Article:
Feb 20, 2014
Written by Tony Lee
They call her the Michael Jordan of figure skating. But on Thursday night in Sochi, South Korea's Yuna Kim discovered there were no "Jordan rules" in Russia as "Queen Yuna" stunningly and controversially won silver in her attempt to be the third figure skater in history to win back-to-back golds. In fact, the opposite may have applied to her.
UPDATE: According to Christine Brennan of USA Today, this may have been worse than 2002:
One of the nine judges who picked a young Russian skater over two more refined competitors for the Olympic gold medal Thursday night was suspended for a year for trying to fix an event at the 1998 Winter Olympics in Nagano.
And another is the wife of the president of the Russian figure skating federation. Another Olympics, another huge skating controversy involving the countries of the former Soviet Union.
Adelina Sotnikova of Russia won the country's first-ever women's figure skating gold on home ice with some questionable scoring that has already generated plenty of buzz and controversy for all the wrong reasons. Sotnikova was described as the "chosen one" in an Olympics marred by rumors of potential fixes being in for the Russians in a sport notorious for shady activity (see: ice dancing at the 2002 Winter Olympics).
Consider this: Sotnikova did not land all of her jumps cleanly, yet scored 149.95 in the free skate. Yuna Kim scored 144.19 and Italy's Carolina Kostner scored 142.61. In 2010, Yuna Kim shattered the world record at the Winter Olympics in Vancouver in what was hailed by nearly every figure skating analyst as one of the greatest performances in the history of the sport. Yuna's score then? 150.06. That's barely above what Sotnikova received with a performance in which she did not even land all of her jumps correctly.
Sotnikova's total score for the event was 224.59 while Kim received 219.11. Kostner of Italy got 216.73. Kim led by mere tenths over both figure skaters entering the free skate.
Those watching and commentating on the event scratched their heads when Russian Yulia Lipnitskaya, who fell twice and stumbled around on the ice, received higher technical marks than Japan's Mao Asada, who turned in a world-class and flawless free skate after stumbling to 16th after the short program.
Things got stranger when Sotnikova stumbled and two-footed a landing, yet still received far superior technical marks than Kostner.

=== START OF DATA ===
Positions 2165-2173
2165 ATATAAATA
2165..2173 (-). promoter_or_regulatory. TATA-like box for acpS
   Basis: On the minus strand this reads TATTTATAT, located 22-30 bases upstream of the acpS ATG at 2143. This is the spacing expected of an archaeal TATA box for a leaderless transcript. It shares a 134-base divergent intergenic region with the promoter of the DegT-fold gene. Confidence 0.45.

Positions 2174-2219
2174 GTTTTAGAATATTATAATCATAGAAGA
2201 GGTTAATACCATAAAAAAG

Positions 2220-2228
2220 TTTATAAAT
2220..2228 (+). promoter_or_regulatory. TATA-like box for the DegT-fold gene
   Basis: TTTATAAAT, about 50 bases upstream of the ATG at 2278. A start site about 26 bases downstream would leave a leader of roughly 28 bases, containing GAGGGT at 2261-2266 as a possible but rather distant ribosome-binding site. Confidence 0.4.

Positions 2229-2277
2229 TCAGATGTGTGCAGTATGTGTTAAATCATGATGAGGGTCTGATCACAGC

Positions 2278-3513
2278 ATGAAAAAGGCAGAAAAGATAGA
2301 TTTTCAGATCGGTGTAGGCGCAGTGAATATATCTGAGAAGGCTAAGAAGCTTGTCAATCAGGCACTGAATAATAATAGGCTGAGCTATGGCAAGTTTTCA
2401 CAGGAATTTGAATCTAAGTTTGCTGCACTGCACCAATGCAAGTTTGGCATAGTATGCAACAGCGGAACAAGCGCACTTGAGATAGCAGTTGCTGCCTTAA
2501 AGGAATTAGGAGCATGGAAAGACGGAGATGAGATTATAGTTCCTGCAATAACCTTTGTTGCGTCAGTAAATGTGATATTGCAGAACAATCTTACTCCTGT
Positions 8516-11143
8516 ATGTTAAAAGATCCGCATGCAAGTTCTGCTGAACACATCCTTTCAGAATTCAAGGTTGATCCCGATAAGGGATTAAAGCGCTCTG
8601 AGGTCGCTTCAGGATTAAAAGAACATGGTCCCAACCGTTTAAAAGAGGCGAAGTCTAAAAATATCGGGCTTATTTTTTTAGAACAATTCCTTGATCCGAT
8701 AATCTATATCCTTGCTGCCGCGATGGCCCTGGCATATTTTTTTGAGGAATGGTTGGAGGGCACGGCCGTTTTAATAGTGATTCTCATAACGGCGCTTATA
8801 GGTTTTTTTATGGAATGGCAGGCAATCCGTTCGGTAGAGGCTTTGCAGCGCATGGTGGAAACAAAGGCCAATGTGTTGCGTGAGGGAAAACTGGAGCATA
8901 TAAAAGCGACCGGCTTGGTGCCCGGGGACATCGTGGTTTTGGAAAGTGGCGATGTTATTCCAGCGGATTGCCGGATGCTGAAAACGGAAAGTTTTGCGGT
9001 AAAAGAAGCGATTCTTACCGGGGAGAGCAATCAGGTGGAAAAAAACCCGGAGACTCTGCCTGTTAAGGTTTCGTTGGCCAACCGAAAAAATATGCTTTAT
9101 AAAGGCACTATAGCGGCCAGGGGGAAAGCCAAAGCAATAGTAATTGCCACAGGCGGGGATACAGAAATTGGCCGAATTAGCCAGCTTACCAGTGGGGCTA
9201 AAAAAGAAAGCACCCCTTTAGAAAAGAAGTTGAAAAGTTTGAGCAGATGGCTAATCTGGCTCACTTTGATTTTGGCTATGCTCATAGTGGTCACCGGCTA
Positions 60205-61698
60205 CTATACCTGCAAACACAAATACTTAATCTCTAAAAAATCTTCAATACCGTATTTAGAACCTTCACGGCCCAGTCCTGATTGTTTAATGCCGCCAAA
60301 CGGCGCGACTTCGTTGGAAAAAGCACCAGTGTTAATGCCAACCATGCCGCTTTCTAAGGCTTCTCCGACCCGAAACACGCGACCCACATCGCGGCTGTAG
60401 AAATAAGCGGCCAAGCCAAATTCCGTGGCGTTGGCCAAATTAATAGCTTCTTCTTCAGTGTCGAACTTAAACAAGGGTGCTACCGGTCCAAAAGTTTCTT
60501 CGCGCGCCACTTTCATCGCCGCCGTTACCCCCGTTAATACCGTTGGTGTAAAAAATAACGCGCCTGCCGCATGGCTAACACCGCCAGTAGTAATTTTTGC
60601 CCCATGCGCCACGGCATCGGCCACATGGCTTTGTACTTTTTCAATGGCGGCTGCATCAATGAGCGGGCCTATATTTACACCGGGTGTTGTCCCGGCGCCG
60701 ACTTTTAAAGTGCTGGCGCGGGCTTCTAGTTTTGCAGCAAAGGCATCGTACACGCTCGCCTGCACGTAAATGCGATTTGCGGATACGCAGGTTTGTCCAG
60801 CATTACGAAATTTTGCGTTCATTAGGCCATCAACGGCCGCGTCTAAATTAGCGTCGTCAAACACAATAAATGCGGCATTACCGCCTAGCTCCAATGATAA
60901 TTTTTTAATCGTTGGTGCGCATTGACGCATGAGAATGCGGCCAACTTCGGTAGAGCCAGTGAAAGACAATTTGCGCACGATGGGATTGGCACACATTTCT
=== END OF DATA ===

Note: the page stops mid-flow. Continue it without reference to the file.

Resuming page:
Kim was the final skater on the night. And the woman who has what is unquestionably the most difficult routine, hit all of her elements. Though Sotnikova had one more jump in her routine, Kim's degree of difficulty was greater on the non-jump elements. Yet Sotnikova got perfect marks on all of her spins and footwork while Yuna, doing more difficult elements and considered the world's best at them, got a couple of subpar marks from the judges that were enough to make the difference.
Yuna announced her retirement after the event even though she helped secure the 2018 Games for South Korea, and she is still considered one of the greatest figure skaters of all time. And on Thursday she was trying to go out at the pinnacle of her sport in a way Michael Jordan (Kim, like Jordan, took years off from the sport only to come back to dominate effortlessly upon return) initially did before Jordan un-retired and decided to give basketball another try.
It was, though, not meant for Kim, who leaves Russia with more in common with the 1972 USA men's national basketball team than Jordan.
Immediately, reporters spoke about the "judging controversy" while numerous analysts said that Kim had the far better performance and Sotnikova's huge score in the free skate seemed inflated and seemed like a score that tried to leave nothing to chance. Nobody knows how the judges scores, since the total scores just pop up on screen, clouding the process in intrigue. Some believed that Sotnikova was nowhere near even eight points better than Kostner, which is what her scorecard said. Others thought the real battle should have been between Sotnikova and Kostner for silver. After the program concluded, Yuna Kim's name was trending worldwide on Twitter. There was no buzz surrounding Sotnikova and plenty around the result.
Asked about the results, Kim replied with class: "Well, the scores are given by the judges so I am not in the right position to comment on it. There's nothing that will change with my words. The most important thing for me is to participate in these Games. This was my last participation in the competition, so I'm happy with that."